Note: I realize that title has the sweeping generalization of something I’d probably think was racist if it were said about, ummm…Nigerians or Mexicans or even people from the Philippines. However, the Chinese government is newly rich and a serious threat to world stability (more on how their government is literally the shadiest in the first world later on in the week), so I can’t feel that bad about anything said about them. And I’m also not saying that they are all really tough negotiators that won’t yield an inch (or a dollar)—-only 98 percent, I kid—-but a few things did really stick out at me about their conflict resolution style during my recent trip…
1. They Don’t “Debate.” The handful of arguments I got into with people in Shanghai (half of them over money, the other half over some petty rule that no one in Western society would really think seriously about enforcing) all had one common theme: they don’t negotiate. They don’t bargain, they don’t “come around to your point of view,” and they don’t compromise one inch. The rules are what they are, and they don’t deviate from them. I’ll give you an example, this is a typical “argument” I had with someone over a bill since they always failed to tell the accurate price of anything and always added a 15 percent service charge to everything.
Me: “You didn’t say how much this would cost. You said it would be much cheaper than this.”
Them: “That is the price.”
Me: “But I didn’t know that was the price and you were very misleading when I asked you.”
Them: [Shoulder shrug.]
Me: “Maybe we can compromise. I can pay half of the dispute and then leave.”
Me: “Two thirds and then I leave.”
Me: “Not all. Two thirds or I leave and pay nothing.”
Thirty exhausting minutes (and many shoulder shrugs by them later), people always pay the exact price they want. These are “the rules,” no matter that usually both parties have to agree to a rule. Bringing us to…
2. Whatever the Rule Is, It Will Be Followed to the Letter. You know how in America, there are plenty of stupid rules—-trivial technicalities—-that no one really follows, well in China they do. They follow rules so strenuously that some chefs won’t substitute one side for another at a restaurant if isn’t expressly stated they will on the menu. It can be a pretty exhausting way to live, but they’re used to it. It’s natural for them in a way it will never be for rule breaking, constantly-complaining Americans so the best thing you can do is just try to do what you want without asking. That may sound like terrible advice (and I’m not saying to break serious laws or anything you could really go to jail for) but if you ask for permission, they’ll say no, so just do it and say “sorry” later.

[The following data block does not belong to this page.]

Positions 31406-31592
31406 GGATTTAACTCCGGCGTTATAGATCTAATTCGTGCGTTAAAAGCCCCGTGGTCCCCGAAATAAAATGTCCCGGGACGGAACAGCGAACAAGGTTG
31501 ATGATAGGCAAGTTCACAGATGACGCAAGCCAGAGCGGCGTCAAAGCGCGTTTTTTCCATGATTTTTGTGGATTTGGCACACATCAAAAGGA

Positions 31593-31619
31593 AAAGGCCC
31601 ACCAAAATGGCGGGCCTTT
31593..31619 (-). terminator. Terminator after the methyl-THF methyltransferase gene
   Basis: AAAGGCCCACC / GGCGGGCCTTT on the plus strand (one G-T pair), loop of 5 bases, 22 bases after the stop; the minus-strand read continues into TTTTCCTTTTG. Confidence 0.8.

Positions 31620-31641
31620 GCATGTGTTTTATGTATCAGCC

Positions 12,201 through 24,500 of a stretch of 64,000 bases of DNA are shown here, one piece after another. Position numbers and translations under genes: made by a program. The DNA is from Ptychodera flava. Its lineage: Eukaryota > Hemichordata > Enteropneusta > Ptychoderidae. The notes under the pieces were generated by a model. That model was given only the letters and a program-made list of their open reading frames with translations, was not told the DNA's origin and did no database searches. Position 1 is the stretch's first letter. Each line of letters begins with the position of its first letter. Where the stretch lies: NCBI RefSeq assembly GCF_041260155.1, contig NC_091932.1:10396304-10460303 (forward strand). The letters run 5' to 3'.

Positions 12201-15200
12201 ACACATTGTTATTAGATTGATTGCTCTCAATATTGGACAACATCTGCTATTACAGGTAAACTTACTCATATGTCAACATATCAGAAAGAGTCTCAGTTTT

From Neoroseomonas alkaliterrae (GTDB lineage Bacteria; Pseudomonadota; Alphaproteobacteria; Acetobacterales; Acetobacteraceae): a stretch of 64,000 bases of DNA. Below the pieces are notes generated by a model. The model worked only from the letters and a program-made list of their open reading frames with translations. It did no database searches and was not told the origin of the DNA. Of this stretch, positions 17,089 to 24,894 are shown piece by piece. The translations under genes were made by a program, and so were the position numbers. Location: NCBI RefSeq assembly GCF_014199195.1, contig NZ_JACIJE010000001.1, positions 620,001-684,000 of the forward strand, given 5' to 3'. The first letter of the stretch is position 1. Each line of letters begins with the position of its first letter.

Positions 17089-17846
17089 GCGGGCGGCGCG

3. No One Fully Knows What’s Going On, And No One Asks. Part of the “no arguments” philosophy is that a staggering number of Chinese just seemed to go along with whatever reality was presented to them. When I first got to the Hong Kong airport, they rounded us onto a jam-packed bus to take us to the airplane, left us in there for nearly an hour without anyone explaining anything (and without anyone asking “What the fuck is going on?”), shepherded us into the plane, told us there was a delay without going into it, shepherded us back off the plane, jammed us back onto the same bus, took us to the gate for hours, then told us the flight was cancelled (all without anyone really complaining or saying anything I interpreted as “What the hell is going on here?”), then told us the flight was back on after everyone had almost given up and left the airport. This was just one example—-the nightmarishly bureaucratic subway system another—-where I couldn’t imagine Americans not raising more of a fuss or at least questioning the reality presented to them more strongly….most likely with some finger jabbing and four letter words.
4. They’re More Subtly Rude And In a Different Way. In the West, we would probably consider someone “rude” if they called us a bitch or an asshole, shot us a bird, or verbally trashed us in some way. There, it’s much more likely someone is rude to you by refusing to make even basic small talk…no “please,” “thank you,” “hello,” “goodbye,” just complete scorn with their eyes and doing their job with visceral contempt. Why do this to you? Who knows? I also discovered that they didn’t seem to have much rhyme or reason for who they’re rude to and it seemed pretty randomized, but maybe that’s because I was constantly committing international faux pas without knowing it, I really couldn’t say.